• The students not in my group are *supposed* to be working on their independent input on their chromebooks…but since we’re having such fun in my group, they eavesdrop! They’re hearing comprehensible Spanish even though it isn’t directed to them them. I totally see kids take out their earbuds to listen to what we’re talking about. How’s that for compelling input?! Muahaha, the evil plan is working!
  • After each “Input Session” we write and discuss as a whole class, about the content of my small group. I thought kids who worked independently wouldn’t care, but it seems like everyone is even more interested in the new information, just because it is new information….it’s like they want in on the inside joke. And the students who were in my small group really get a chance to shine. It’s really special.
  • While getting 30 students to stop poking their neighbor, and stop snapping rubber bands, and stop passing water bottles because someone down the row is thirsty and needs a sip of water (I can’t even. 🤮 Sooooo nasty!) has proven nearly impossible and not at all conducive to a CI classroom...a small group is much easier to pull everyone together and focus on the same thing.
  • And on a same note, I get to let loose and be silly with my small group. Being silly with the whole group is an open door for everyone to lose their minds…in a small group it’s possible to have a good laugh and then resume the conversation at hand.
  • And most importantly…it has restored my joy. I haven’t felt like a good teacher to my Spanish 1s all year and it’s been really weighing on me. Honestly, I’d watch pre-pandemic videos of me teaching and marvel- Who is that person? I don’t even remember what that feels like, connecting with a class and sharing a special moment, all in Spanish. For reals, I can’t tell you how many tears I shed (and how many job searches I preformed!) last semester, because I so desperately missed being a good teacher. For months I’ve been praying for joy to return to my classroom, and it has! Praise Jesus! Small group interaction has brought back a little bit of the classroom magic that allows me drive out of the school parking lot feeling fulfilled and drive back into the school parking lot feeling hopeful.

Not just for Spanish 1

Since Small Groups have been my saving grace with Spanish 1 Little Darlings…I wondered what would happen in my other classes, you know the classes with students who actually student.

In Spanish 4 and Heritage 1 we’re writing mini argumentative essays, in pairs. I divide the class into 2 group, making sure the pairs who are working collaboratively are in the same group. One group gets an independent activity to work on (Read this article and do X, EdPuzzle, Textivate, Work on a project, whatever) and I focus my attention on the Essay writing group, who has a specific goal, like write a body paragraph. It is such a relief to have half as many students who are needing my assistance, and so nice to have fewer pairs to check in with. I put a 20 minute timer up on the board (have I told you how much I love YouTube Timers?!) everyone works either independently or on their essay, then they switch groups and we start over. It is freaky how well this has been working in my classes. WHY HAS IT TAKEN ME 16 YEARS AND A PANDEMIC TO DISCOVER THIS?!?!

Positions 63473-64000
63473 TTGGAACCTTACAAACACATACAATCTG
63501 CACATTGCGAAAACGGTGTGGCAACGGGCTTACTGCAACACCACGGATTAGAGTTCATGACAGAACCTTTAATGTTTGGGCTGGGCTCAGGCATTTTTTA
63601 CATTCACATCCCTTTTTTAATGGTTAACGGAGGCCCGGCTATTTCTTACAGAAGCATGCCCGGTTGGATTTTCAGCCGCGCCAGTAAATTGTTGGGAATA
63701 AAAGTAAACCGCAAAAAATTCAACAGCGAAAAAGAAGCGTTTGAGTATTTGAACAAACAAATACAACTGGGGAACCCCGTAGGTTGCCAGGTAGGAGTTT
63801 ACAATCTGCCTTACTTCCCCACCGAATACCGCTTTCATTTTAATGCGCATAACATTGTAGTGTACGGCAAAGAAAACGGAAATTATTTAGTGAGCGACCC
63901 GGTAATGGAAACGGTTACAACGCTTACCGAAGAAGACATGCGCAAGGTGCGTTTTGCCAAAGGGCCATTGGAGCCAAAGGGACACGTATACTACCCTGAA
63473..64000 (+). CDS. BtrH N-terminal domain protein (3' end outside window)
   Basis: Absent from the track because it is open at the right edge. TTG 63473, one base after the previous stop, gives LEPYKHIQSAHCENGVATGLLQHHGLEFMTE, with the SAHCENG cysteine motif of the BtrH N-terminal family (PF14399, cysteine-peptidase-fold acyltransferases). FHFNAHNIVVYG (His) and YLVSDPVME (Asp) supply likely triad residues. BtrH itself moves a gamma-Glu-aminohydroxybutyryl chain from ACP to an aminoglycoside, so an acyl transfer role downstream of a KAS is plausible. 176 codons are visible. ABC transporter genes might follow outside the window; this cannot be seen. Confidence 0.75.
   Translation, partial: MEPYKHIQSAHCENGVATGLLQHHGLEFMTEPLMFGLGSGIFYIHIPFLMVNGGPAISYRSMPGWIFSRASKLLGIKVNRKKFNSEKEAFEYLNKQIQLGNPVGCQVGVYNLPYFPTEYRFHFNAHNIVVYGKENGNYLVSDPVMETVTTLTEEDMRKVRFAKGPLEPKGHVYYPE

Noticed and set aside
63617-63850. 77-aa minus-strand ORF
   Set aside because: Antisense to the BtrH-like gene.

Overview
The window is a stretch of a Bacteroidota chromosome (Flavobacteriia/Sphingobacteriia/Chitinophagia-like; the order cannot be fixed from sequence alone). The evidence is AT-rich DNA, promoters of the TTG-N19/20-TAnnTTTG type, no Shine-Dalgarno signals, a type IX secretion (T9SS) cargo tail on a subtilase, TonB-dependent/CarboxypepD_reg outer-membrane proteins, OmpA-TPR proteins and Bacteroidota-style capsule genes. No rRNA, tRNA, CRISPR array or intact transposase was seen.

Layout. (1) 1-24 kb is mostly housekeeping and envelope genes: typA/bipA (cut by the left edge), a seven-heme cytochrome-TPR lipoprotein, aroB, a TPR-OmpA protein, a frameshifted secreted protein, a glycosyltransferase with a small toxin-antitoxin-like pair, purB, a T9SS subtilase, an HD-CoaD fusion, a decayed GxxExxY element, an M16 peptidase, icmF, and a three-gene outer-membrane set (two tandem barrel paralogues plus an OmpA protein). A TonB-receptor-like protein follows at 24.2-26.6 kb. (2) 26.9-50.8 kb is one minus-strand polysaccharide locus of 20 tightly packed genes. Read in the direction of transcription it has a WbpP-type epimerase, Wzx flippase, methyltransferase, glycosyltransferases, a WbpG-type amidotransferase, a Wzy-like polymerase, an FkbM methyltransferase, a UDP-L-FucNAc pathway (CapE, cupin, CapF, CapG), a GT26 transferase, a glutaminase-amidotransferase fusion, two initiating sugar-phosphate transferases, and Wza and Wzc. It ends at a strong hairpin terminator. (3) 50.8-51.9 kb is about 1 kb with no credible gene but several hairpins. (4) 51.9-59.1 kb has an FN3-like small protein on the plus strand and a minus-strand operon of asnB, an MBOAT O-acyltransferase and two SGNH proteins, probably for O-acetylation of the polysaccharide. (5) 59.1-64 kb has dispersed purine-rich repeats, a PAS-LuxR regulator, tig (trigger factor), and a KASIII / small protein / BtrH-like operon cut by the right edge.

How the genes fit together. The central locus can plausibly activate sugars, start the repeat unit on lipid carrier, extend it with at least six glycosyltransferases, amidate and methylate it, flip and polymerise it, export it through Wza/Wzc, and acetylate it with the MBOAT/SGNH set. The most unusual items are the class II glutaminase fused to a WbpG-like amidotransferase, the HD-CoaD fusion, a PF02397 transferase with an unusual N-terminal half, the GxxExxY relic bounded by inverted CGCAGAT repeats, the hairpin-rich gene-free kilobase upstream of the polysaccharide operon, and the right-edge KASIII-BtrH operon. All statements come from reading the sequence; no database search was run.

In AP Spanish we’re diving into the Argumentative Essay (gulp) and my beloved Julie suggested that we do one together, Write and Discuss style. In class, they read and listened to the 3 sources, then decided their position on the topic. While half of the class worked on some multiple choice practices, the rest of us wrote out an essay together, doing all the things that AP wants to see, you know, strong transitions, advanced and varied vocabulary, incorporating evidence from all the sources, you know, blah, blah, blah. The following class (because this took way longer than I was expecting) I worked with the other group and we wrote the other side of the argument. Now I’ve got 2 essays, arguing opposite positions, that I’ll have students read next week, while looking critically at the AP scoring rubric.

As we get closer to test date (in 88 days at 7 minutes, but I’m not thinking about that at all!) I’m planning on doing more of this, and letting students choose their participation regarding a specific AP task:

  • Do a practice email on your own, then do a multiple choice practice OR
  • Work in a small group with Sra Chase to polish your email skills

I may be late to the party with this small group instruction business (Elementary teachers are like, “we have been doing this since the dawn of time!”) but for me, this feels like a whole new world (sing with me!) of possibilities. It’s for sure a bright spot for me this semester. If you’ve had a rough week/semester/year/years, maybe it will be the thing that restores your joy and reminds you that teaching during a pandemic isn’t ALL miserable.